Work that will prepare the ground for future phases of one of the country’s most significant manufacturing hubs is now underway after a North-East construction firm was appointed. The International Advanced Manufacturing Park (IAMP), a partnership between South Tyneside Council and Sunderland City Council, with HBD as development partner, will see scores of bespoke manufacturing facilities being built on the site – situated just north of Nissan – over the coming years, between them creating more than 7000 jobs over the next ten to 15 years.

North East headquartered Esh Civils, a delivery arm of Esh Construction was awarded a contract for infrastructure works by Henry Boot Developments (HBD) on behalf of IAMP LLP. The contract will see design, construction and installation of the infrastructure required to support the first phase of development of the IAMP and involves the delivery of highways, drainage, utilities, landscaping and environmental mitigation work. The works will be managed by HBD on behalf of IAMP LLP and is expected to take around 12 months to deliver.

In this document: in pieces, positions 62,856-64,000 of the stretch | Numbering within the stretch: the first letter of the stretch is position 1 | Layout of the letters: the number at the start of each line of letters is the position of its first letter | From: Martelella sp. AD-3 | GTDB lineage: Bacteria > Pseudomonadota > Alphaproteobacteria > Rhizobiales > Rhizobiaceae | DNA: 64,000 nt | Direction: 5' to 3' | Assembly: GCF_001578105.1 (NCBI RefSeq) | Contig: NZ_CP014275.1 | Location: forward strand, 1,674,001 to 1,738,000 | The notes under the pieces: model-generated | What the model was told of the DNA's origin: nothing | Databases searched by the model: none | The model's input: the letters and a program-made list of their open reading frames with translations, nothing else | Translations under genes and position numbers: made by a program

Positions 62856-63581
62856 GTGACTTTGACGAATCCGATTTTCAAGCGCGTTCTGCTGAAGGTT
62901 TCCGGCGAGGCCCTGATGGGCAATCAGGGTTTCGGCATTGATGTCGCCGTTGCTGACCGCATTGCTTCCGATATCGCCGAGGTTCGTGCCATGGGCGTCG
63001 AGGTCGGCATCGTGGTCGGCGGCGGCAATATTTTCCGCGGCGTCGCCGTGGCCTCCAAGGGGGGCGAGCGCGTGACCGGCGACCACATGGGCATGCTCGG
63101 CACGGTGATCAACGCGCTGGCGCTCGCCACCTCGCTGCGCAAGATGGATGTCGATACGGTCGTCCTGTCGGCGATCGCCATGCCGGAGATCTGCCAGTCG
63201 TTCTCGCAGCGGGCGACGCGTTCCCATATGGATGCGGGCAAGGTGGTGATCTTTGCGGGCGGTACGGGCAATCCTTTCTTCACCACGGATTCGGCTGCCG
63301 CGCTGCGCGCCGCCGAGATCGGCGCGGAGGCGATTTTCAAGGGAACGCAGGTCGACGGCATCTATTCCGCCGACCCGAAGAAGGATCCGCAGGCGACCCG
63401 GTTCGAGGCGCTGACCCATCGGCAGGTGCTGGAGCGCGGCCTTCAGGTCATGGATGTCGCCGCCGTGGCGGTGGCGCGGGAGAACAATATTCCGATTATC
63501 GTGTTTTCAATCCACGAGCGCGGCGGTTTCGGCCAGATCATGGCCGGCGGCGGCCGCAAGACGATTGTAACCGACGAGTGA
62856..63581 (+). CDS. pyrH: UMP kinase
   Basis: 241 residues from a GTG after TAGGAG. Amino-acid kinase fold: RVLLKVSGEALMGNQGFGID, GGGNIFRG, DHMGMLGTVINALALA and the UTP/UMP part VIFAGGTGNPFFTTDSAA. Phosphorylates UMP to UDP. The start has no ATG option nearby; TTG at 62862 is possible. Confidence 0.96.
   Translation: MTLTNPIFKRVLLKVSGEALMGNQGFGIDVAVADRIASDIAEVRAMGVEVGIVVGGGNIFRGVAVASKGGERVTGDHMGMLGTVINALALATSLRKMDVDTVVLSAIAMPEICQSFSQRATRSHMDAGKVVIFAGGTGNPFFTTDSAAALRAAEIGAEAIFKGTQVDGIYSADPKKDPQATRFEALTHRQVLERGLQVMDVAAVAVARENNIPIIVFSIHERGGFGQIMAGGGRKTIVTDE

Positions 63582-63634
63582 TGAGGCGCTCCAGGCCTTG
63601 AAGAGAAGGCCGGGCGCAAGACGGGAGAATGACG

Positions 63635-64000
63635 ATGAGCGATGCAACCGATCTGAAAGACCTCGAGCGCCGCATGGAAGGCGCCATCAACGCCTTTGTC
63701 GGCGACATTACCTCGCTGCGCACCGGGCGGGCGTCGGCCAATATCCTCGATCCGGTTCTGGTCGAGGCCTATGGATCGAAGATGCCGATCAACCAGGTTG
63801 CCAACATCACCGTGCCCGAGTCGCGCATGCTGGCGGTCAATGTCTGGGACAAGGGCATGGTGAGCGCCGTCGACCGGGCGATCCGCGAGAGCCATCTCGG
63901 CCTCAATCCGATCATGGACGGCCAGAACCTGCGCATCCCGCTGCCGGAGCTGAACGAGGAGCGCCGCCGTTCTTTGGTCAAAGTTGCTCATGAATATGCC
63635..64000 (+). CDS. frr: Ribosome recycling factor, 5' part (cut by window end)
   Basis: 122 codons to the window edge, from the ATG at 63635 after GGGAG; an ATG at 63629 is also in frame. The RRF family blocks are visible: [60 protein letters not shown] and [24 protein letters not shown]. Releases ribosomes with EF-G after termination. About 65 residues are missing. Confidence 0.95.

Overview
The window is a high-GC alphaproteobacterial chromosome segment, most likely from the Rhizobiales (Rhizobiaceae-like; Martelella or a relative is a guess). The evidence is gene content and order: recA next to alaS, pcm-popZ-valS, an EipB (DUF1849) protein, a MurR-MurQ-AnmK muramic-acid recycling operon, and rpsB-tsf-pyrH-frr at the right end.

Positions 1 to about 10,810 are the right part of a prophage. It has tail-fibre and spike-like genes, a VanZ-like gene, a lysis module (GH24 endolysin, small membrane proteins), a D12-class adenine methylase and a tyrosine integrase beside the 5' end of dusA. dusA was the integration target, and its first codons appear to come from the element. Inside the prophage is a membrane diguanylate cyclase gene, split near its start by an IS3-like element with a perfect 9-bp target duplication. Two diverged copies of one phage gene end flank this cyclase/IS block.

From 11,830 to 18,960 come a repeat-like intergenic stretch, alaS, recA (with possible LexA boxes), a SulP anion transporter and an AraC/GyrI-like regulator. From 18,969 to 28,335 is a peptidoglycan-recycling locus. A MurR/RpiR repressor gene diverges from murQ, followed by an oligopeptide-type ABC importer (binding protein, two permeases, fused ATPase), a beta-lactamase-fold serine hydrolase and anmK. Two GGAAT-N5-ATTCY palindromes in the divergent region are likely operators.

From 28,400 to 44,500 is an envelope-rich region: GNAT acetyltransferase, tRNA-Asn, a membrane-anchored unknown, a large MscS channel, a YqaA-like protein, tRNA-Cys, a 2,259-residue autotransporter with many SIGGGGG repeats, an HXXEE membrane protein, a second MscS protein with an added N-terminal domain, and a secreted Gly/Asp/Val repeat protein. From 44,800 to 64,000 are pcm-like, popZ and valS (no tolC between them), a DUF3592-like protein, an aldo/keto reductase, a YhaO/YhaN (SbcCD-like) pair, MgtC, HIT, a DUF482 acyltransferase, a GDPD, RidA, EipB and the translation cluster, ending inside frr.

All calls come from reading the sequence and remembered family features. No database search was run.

Major tooling contract
UK, Midlands based Amco Group has been working hard throughout 2018 to strengthen its end-to-end plastic injection tooling proposition due to customer demand. The new offering has resulted in Amco’s recent contract to provide plastic injection mould tooling, tooling movement logistics and finished parts supply to the Morgan Motor Company.

Paul Andrews, Amco Group CEO, who led the project said: “This project is a clear demonstration of how the Amco Group add value. We already work with the Morgan team, shipping cars to dealers world-wide and engines to their factory. This opportunity allowed us to build further on an already strong and growing relationship.